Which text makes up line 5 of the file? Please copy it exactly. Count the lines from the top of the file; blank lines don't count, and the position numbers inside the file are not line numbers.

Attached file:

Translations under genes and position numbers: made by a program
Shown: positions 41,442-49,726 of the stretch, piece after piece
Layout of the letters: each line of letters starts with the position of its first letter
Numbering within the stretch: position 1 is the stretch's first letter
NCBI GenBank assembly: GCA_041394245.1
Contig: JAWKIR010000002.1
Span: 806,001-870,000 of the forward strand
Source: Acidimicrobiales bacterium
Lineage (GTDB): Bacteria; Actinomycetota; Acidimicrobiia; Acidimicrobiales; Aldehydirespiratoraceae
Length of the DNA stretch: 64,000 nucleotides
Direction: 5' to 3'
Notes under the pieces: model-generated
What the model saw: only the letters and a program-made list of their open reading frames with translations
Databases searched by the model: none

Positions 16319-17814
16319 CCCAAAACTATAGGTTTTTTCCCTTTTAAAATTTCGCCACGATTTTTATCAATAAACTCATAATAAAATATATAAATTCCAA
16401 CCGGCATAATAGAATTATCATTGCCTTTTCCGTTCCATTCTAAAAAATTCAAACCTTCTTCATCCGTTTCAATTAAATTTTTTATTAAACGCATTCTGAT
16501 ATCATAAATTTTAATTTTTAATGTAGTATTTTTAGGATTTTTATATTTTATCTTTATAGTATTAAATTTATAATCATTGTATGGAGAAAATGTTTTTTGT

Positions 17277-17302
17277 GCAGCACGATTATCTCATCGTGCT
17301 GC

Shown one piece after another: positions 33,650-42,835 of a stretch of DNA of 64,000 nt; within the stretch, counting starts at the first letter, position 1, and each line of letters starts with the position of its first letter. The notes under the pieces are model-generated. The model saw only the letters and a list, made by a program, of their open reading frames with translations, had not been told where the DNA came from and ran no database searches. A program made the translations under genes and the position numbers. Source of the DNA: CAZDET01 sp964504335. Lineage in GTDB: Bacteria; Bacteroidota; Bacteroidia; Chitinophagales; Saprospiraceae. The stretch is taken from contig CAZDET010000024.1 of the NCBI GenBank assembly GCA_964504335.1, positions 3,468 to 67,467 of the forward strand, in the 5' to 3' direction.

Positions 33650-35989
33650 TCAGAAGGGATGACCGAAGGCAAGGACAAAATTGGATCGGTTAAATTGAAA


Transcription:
NCBI GenBank assembly: GCA_041394245.1